Book Review: She by H. Rider Haggard
SHE by H. Rider Haggard (First Published in 1886/Penguin Red Classics Edition 2007)
Summary: On his twenty-fifth birthday, Leo Vincey opens the silver casket that his father has left to him. It contains a letter recounting the legend of a white sorceress who rules an African tribe and of his father’s quest to find this remote race. To find out for himself if the story is true, Leo and his companions set sail for Zanzibar. There, he is brought face to face with Ayesha, She-who-must-be-obeyed: dictator, femme fatale, tyrant and beauty. She has been waiting for centuries for the true descendant of Kallikrates, her murdered lover, to arrive, and arrive he does – in an unexpected form. Blending breathtaking adventure with a brooding sense of mystery and menace, She is a story of romance, exploration discovery and heroism that has lost none of its power to enthrall.
This marks my third book in the year-long book reading project. I had originally picked this up in the bookstore a while ago, based off the cover. Penguin had a display of their “Red Classics” and this one definitely caught my eye. I think it’s quite the striking illustration of “She who must be obeyed.” I had never heard of it before, nor of the author. When you read the summary above, it sounds fascinating, right? And it was originally published in 1886. I think the last time I read a “classic” book was in college. All of my reading since then has been contemporary. I must admit, it was a bit tough to get back in that sort of reading mindset, especially since the language and sentence structure was so different. However, the book did not falter: it kept moving right along, very swiftly.
The narrator is Horace Holly, who, at the request of his dying friend, adopts young Leo Vincey and raises him as his own. And at the appointed time, they open up the mysterious casket on Leo’s 25th birthday and find all these ancient artifacts and translations that Leo’s father had been working on. As it turns out, Leo’s father was able to trace back the family tree all the way to the year 339 BC (more or less). The family tree begins with the priest, who runs away with a “Princess of Royal blood, who had fallen love with him, and was finally wrecked upon the coast of Africa[...]Here they endured great hardships, but were at entertained by the mighty Queen of a savage people, a white woman of peculiar loveliness, who [...] murdered Kallikrates. His wife, however, escaped…” Thus, it is assumed that Leo is actually a descendant of Kallikrates, whom She loved. And so, Leo, Holly, and Job (the male attendant who helped raise Leo with Holly) embark on a journey to find this place that Leo’s father described in previous letters, a land that almost sounds mythical.
When they finally do come upon this land, they are met with both kindness, curiosity, and the threat of cannibalism. There is definitely a sense of mysticism throughout. Holly is fascinated by the people who inhabit this remote part of the world for they speak a slightly different language than the Arabic that he knew, and the society appears to be matriarchal. A woman right away takes a liking to Leo and by instantly embracing him and kissing him, they are married (according to the custom), since a woman is at leisure to do so. According to their guide, “women do what they please. We worship them, and give them their way, because without them the world could not go on; they are the source of life.” Eventually, Holly comes face-to-face with She, who remains wrapped in cloth for when she disrobes, for any man instantly falls in love with her and worships her. While Leo is recovering from a fever, Holly and She engage in a few conversations about her life and philosophy and religion. She is clearly the same Queen that was spoken of earlier.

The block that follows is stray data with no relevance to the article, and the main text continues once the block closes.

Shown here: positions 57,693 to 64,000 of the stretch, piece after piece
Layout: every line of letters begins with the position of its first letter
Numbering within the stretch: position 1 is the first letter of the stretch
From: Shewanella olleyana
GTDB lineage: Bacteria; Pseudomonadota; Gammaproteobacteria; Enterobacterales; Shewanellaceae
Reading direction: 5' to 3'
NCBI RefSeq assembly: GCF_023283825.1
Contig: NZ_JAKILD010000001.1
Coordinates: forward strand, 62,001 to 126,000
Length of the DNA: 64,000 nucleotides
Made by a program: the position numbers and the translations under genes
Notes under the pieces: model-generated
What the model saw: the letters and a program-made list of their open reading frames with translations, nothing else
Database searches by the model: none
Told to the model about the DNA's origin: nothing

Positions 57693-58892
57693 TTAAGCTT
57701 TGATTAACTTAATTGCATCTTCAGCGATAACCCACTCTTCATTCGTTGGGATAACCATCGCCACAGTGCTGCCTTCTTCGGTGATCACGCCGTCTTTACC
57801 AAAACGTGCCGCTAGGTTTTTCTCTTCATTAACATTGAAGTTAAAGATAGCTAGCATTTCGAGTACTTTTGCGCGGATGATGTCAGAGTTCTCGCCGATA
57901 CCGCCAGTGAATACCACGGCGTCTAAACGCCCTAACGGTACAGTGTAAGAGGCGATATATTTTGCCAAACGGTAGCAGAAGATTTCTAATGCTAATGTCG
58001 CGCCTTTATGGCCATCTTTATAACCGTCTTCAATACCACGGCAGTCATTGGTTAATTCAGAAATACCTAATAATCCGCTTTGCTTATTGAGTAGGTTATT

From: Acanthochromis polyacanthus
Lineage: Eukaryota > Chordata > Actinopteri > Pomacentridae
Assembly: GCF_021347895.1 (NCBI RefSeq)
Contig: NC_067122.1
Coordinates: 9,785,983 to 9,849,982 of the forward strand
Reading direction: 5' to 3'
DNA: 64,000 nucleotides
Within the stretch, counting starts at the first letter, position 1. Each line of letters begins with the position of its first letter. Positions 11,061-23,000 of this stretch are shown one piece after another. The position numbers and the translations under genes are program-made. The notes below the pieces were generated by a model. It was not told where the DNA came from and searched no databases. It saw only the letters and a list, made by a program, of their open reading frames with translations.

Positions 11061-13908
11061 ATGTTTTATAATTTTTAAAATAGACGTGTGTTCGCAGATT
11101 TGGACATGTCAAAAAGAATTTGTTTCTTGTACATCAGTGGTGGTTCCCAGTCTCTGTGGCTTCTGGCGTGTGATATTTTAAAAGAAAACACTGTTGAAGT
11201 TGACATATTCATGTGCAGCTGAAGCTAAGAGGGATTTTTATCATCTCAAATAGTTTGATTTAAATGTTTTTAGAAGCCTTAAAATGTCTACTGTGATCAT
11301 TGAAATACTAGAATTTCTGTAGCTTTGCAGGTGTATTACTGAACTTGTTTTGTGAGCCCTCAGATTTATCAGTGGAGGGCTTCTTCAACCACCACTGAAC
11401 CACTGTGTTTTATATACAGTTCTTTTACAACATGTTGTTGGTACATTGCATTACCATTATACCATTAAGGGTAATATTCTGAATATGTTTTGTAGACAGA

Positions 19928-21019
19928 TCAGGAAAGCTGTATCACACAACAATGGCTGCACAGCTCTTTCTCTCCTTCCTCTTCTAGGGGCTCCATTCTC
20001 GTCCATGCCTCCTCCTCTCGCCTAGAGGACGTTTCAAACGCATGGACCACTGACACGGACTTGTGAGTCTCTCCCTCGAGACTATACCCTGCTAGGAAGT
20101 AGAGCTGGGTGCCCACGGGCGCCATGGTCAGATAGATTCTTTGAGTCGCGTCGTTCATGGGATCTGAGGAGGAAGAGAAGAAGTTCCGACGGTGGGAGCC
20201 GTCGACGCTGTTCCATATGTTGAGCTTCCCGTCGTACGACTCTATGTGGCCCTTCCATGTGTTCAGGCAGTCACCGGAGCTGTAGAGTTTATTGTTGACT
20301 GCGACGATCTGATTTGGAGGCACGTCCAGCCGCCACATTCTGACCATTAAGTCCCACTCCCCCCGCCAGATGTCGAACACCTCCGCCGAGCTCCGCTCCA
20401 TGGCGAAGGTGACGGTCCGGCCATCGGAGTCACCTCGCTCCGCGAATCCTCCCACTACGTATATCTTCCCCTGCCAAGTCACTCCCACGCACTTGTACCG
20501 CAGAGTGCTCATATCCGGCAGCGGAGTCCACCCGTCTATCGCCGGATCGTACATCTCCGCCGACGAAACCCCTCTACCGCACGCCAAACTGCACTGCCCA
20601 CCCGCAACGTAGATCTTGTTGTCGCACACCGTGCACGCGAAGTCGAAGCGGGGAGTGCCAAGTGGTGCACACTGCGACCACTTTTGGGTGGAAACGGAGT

I do not want to divulge any information about what happens when Leo finally meets She, and what happens afterwards. It’s really more fun to find out yourself. I feel like anything I say about the ending or the events leading up to it would be saying too much. However, I will say that I was not disappointed. Even the conversations that Holly and She had were quite fascinating. It was rather poetic when she spoke, actually: “‘Because I wait for him I love. My life has perchance been evil, I know not–for who can say what is evil and what good?–so I fear to die even if I could die, which I cannot until mine hour comes, to go and seek him where he is; for between us there might rise a wall I could not climb, at least, I dread it. Surely easy would it be also to lose the way in seeking in those great spaces wherein the planets wander on for ever…’” This book had the adventure and mystery and definitely the substance to even make you think about some things. But again, I never felt like the pace was slow. Oh, and the reason why I had She italicized here was because it is done so in the book as well. It’s definitely one I would recommend if you’re looking for something different, and for something that is not out there today that would offer this to you.